A short walk to the south of Piazza Navona is Campo dei Fiori, with its food and flower market and, from here it is an easy walk across the Tiber River (via the charming cobbled street, Via Giulia, the oldest street in Rome) for an evening meal in the Trastevere (another area of Rome we are missing).
We have memories of a lovely meal at Cajo e Gajo, close to the Basilica di Santa Maria in Trastevere.
A walk (or electric buggy ride) to the Aventine Hill is always worth it for taking in the superb city views, as well as visiting the Complex and Square of the Knights of Malta, where you can view one of the most spectacular vistas of the Dome of St Peter’s through the famous keyhole. And no visit to Rome would be complete for me without seeing the Trevi Fountain, despite the crowds.As a lover of films, top of my wish list for when I can return to Rome, is a visit Cinecittta Studios, about a 20-minute drive (there is also a train service from the centre of Rome). We work with a great local company which can arrange many (some quite unique) experiences for our clients.
Seville also came up very high on our wish list for a return trip – for its beauty, its long history and traditions, delicious wine and food and, of course, its long sunny season, making it a great choice out of season as well.
We love exploring the beauty of the centre of the city with its narrow, cobbled streets and tall buildings and intricately wrought-iron balconies, and also discovering the charming garden squares, such as Plaza Doña Elvira.
We enjoyed a lovely meal here in autumn 2019 at the Doña Elvira Restaurant, sitting out in the square under the orange trees.
Without doubt, two of the most magnificent buildings to be seen in Seville, are right in the heart of Santa Cruz, the Cathedral and the Alcázar. This entire area is spectacular at night when the buildings are lit up – and particularly magical after sunset when the sky literally does turn a royal blue colour, for around an hour.
A favourite tapas bar, a short walk from here, is Mamarracha.
Other memories of Seville include a wonderful wine and tapas tour we did there, with Devour Tours– a great way to find some hidden gems, not only about the Spanish tradition of tapas, but also Spanish culture and Seville’s history.
We did a memorable walk around four traditional tapas’ bars, which have each been in the same family for over 100 years (and most having very inauspicious entrances that you would never discover on your own).
From Seville, it is also possible to do a day trip to Ronda and the Pueblos Blancos – which we would definitely love to do again. On a visit a couple of years ago we managed to visit four beautiful small, historic villages in beautiful Andalucian settings – an unforgettable experience.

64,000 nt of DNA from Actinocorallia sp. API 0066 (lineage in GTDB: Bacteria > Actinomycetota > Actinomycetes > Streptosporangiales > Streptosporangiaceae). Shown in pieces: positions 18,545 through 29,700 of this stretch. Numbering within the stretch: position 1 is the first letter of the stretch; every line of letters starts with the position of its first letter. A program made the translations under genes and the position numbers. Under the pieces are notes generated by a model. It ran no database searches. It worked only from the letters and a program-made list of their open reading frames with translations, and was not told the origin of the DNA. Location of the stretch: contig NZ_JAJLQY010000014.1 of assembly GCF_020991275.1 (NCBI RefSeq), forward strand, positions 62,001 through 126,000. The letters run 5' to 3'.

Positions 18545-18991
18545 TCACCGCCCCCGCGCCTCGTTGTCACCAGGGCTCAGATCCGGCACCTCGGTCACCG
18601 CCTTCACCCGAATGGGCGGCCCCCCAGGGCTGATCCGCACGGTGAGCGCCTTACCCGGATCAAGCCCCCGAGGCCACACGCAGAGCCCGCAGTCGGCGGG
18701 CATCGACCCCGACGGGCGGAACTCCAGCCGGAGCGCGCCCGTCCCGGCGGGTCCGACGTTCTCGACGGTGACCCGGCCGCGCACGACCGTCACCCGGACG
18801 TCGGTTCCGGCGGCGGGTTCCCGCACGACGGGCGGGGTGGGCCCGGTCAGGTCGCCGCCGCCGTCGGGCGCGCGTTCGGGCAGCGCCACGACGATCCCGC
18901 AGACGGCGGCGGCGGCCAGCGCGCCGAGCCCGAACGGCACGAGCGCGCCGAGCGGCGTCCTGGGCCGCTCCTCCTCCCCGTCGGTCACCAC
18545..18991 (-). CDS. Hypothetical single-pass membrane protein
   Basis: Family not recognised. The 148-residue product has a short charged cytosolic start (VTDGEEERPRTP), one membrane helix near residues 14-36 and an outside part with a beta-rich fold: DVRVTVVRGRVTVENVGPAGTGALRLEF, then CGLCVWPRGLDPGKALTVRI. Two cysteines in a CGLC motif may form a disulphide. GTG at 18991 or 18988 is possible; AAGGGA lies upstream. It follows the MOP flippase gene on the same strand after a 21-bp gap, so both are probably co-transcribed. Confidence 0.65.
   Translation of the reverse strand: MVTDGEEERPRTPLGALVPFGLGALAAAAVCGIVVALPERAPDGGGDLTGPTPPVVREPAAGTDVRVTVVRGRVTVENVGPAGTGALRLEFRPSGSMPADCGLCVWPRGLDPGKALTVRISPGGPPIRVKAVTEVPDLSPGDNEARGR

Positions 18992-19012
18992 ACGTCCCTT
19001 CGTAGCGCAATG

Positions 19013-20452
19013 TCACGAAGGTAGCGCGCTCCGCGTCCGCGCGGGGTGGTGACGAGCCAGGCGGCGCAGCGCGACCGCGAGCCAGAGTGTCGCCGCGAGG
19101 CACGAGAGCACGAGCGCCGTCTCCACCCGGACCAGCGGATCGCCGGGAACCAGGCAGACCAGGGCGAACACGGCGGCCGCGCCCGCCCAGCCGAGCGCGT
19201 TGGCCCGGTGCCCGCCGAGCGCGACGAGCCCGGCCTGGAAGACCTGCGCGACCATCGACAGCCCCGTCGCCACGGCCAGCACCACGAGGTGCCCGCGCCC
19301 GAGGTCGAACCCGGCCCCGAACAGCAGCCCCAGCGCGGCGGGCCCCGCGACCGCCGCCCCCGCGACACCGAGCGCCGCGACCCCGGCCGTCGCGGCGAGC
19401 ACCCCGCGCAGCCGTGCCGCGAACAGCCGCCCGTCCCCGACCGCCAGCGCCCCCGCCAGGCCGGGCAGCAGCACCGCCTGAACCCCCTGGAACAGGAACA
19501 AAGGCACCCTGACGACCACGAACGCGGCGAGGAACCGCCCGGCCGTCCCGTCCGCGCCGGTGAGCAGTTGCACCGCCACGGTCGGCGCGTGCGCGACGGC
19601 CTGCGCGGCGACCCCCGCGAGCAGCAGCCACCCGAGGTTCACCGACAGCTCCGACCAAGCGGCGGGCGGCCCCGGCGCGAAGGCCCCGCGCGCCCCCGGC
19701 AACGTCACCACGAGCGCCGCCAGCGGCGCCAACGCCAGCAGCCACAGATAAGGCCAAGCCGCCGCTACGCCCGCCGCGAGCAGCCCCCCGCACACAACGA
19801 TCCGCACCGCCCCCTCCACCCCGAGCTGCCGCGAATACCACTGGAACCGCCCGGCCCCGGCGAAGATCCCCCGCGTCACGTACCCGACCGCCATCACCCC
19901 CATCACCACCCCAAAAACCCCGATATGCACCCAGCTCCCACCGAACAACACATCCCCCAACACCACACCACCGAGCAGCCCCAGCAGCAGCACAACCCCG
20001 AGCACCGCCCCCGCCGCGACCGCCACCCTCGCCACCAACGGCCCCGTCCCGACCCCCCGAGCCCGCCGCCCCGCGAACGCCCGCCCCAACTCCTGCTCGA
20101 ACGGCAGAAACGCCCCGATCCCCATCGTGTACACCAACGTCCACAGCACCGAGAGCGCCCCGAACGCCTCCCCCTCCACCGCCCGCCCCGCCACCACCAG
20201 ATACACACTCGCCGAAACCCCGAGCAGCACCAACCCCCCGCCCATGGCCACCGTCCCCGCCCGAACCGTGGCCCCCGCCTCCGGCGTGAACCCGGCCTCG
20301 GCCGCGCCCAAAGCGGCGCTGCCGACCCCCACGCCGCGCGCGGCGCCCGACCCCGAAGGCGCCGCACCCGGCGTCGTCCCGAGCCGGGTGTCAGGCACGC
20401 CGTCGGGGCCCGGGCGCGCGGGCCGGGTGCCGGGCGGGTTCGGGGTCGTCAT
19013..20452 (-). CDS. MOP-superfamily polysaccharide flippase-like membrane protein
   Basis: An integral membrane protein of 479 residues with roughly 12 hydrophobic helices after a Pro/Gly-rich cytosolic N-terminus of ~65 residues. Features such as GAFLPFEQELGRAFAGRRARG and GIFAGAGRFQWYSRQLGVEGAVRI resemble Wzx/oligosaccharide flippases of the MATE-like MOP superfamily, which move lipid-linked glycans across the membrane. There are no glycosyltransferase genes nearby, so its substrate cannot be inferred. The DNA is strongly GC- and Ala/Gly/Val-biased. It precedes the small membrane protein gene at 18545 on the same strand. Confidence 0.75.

Lucca is definitely on our wish list too as a stunningly beautiful small Tuscan city.
Surrounded by its impressive 16th-century walls, and picturesque narrow cobbled streets, Lucca is a delight to walk around – from the main shopping street, Via Fillungo, to the many charming piazzas with cafés, including the impressive Piazza dell'Anfiteatro, an ancient Roman amphitheatre in an oval shape.
The city is also known as the city of 100 churches. From the few we have visited, we would recommend in particular the 14th century San Michele in Foro (built over a Roman forum), the Basilica di San Frediano, with its 15th-century mosaic façade, and the Duomo di San Martino, the cathedral of Lucca, with its Renaissance art masterpieces.
On our visits to Lucca, we also never miss taking the walk around the beautiful medieval wall that still encircles most of the historic old town. Originally built as protection for the city, the wall now offers over 4 km of a beautiful walkway – it is a great way to view the city from above, and also the surrounding countryside of olive groves and vineyards.
Another important Lucca landmark which can’t be missed is the Torre Guinigi – a (high!) climb right to the top of the tower, with its distinctive oak tree terrace, will also provide wonderful views over the city.
We have several restaurants we are waiting to return to, including Buca di Sant Antonio in the historic centre of the city with its excellent traditional Tuscan dishes and wine. In the summer outdoor tables are put on a pretty patio, just off the street. Another is Ristorante Giglio which is in a beautiful frescoed 18th-century Palazzo and also offering traditional Tuscan cuisine.
A stay in Lucca means you are also within easy reach of the coast, and we have good memories of a day on the beach at Forte di Marmi.
Some of us are also missing the Lucca Summer Festival. Concerts by internationally renowned artists which take place in different locations around the city in July.
At the moment, it is still scheduled for 2021.